Multidrug-resistant bacteria due to gene exchange
The emergence and spread of multidrug resistance could be attributed, among other things, to the special skills of certain bacteria: Firstly, they combat their competitors by injecting them with a cocktail of toxic proteins, so-called effectors, using the type VI secretion system (T6SS), a poison syringe. And secondly, they are able to uptake and reuse the released genetic material. In the model organism Acinetobacter baylyi, a close relative of the so-called "Iraq bug" Acinetobacter baumannii, a team under the lead of Prof. Marek Basler at the Biozentrum of the University of Basel, has now identified five differently acting effectors. "Some of these toxic proteins kill the bacterial competition very effectively, but do not destroy the cells," explains Basler. "Others severely damage the cell envelope, which leads to lysis of the attacked bacterium and hence the release of its genetic material."
Toxic proteins and antitoxins
The predator bacteria take up the released DNA fragments. If these fragments carry certain drug resistance genes, the specific resistance can be conferred upon the new owner. As a result, the antibiotic is no longer effective and the bacterium can reproduce largely undisturbed. "The T6SS, as well as a set of different effectors, can also be found in other pathogens such as those which cause pneumonia or cholera," says Basler. Interestingly, not all effectors are sufficient to kill the target cell, as many bacteria have developed or acquired antitoxins - so-called immunity proteins. "We have also been able to identify the corresponding immunity proteins of the five toxic effectors in the predator cells. For the bacteria it makes absolute sense to produce not only a single toxin, but a cocktail of various toxins with different effects," says Basler. “This increases the likelihood that the rivals can be successfully eliminated and in some cases also lysed to release their DNA.”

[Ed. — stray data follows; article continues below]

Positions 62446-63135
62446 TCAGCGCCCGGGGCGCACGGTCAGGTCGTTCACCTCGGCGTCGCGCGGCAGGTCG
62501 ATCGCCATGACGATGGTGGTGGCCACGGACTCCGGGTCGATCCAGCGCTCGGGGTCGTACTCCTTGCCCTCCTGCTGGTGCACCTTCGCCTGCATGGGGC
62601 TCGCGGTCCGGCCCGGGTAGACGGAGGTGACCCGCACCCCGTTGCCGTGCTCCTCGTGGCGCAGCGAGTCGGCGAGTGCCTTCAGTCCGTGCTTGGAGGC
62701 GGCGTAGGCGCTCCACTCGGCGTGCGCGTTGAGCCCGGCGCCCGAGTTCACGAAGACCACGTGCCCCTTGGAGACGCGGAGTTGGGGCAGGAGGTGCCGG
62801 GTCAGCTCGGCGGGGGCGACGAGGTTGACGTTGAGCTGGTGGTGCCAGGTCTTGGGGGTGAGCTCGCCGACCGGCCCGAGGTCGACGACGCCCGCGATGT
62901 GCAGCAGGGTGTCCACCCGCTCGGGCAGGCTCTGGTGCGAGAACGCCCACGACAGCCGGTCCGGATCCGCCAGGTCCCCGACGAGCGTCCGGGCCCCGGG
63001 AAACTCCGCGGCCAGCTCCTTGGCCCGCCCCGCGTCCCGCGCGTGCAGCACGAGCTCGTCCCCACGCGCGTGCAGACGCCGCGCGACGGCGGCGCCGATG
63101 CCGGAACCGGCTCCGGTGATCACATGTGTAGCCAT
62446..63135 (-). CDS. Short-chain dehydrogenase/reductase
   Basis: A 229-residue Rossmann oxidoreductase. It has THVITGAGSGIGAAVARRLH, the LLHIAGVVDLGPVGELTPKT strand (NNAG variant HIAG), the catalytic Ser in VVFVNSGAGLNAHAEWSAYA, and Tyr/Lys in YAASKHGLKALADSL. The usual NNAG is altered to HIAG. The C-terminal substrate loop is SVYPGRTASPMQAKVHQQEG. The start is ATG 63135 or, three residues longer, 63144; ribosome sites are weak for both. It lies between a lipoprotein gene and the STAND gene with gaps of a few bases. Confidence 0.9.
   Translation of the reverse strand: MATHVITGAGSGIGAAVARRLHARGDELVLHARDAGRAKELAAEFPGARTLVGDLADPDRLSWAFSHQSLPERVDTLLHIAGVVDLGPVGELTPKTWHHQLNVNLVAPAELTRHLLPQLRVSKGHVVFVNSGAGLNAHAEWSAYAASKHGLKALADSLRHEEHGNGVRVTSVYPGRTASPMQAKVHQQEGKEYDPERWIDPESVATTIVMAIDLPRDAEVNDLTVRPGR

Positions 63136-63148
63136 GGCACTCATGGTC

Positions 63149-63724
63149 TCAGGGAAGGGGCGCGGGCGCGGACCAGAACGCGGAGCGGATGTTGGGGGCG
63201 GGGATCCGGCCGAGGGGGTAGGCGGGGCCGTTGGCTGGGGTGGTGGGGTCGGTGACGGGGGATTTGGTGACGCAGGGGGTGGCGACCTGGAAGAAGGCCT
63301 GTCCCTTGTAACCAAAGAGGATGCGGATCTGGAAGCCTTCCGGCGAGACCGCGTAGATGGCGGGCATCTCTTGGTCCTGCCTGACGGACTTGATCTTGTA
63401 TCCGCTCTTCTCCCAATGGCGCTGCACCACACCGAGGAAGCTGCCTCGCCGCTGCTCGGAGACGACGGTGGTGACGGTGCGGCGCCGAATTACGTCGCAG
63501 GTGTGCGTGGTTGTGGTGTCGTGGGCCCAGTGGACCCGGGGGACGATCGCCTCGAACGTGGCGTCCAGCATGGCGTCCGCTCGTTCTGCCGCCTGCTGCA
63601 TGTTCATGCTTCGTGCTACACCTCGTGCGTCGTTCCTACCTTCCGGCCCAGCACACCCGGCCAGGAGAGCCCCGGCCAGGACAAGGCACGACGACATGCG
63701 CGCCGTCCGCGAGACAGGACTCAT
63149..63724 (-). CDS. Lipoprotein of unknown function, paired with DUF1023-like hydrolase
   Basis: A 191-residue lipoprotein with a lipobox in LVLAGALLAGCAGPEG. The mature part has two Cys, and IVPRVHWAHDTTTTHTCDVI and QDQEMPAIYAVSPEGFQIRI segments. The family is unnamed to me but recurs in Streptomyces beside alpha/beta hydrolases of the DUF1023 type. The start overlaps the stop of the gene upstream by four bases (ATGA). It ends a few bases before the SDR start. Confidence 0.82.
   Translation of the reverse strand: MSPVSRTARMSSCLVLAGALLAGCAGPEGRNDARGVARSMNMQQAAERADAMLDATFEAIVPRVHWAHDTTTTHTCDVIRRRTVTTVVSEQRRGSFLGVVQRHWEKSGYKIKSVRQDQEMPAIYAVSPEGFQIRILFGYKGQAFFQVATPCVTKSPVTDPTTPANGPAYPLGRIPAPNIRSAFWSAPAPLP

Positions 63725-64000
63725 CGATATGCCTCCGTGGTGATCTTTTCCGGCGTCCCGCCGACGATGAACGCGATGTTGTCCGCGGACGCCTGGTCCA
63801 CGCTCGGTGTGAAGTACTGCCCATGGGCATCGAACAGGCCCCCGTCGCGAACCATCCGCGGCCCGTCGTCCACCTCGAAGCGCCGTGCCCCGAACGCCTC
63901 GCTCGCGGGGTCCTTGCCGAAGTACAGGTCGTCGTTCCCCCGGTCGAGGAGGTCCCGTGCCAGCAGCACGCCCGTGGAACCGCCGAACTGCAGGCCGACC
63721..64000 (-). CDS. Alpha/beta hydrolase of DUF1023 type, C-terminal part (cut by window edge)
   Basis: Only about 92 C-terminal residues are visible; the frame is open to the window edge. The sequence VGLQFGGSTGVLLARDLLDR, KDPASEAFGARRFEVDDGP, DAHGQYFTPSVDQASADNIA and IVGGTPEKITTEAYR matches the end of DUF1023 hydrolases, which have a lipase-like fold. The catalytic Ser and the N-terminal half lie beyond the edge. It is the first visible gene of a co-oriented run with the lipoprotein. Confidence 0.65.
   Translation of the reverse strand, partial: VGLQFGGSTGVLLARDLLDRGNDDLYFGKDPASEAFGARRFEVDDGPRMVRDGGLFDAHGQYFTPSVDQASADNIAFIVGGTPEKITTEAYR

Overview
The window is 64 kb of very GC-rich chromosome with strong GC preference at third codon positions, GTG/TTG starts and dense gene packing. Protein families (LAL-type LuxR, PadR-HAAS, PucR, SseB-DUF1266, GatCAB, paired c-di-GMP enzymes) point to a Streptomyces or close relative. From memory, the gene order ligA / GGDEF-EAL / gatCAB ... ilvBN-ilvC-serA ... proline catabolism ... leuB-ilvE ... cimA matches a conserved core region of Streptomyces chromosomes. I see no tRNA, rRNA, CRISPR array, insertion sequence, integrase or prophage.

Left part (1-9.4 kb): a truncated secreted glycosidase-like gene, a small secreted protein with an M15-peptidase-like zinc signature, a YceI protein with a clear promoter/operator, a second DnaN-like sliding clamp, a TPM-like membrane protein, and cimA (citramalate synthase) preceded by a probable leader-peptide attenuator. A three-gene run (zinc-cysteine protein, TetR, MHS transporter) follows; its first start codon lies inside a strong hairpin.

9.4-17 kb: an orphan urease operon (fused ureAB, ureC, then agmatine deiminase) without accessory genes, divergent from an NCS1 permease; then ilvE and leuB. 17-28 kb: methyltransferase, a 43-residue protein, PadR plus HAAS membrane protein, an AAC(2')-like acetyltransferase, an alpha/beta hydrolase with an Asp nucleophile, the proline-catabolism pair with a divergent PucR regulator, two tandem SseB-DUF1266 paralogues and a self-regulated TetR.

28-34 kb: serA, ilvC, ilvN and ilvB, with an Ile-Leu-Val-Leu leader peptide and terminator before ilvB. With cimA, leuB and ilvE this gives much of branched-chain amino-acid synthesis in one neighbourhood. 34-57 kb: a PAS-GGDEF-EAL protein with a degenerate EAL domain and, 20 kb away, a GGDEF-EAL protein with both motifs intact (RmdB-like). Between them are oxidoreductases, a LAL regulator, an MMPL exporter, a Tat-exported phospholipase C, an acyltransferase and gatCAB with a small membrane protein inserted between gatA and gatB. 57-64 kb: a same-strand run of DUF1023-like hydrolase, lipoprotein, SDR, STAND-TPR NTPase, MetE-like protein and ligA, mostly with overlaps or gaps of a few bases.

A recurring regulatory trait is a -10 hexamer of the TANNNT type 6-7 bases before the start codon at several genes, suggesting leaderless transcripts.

Source: University of Basel, Biozentrum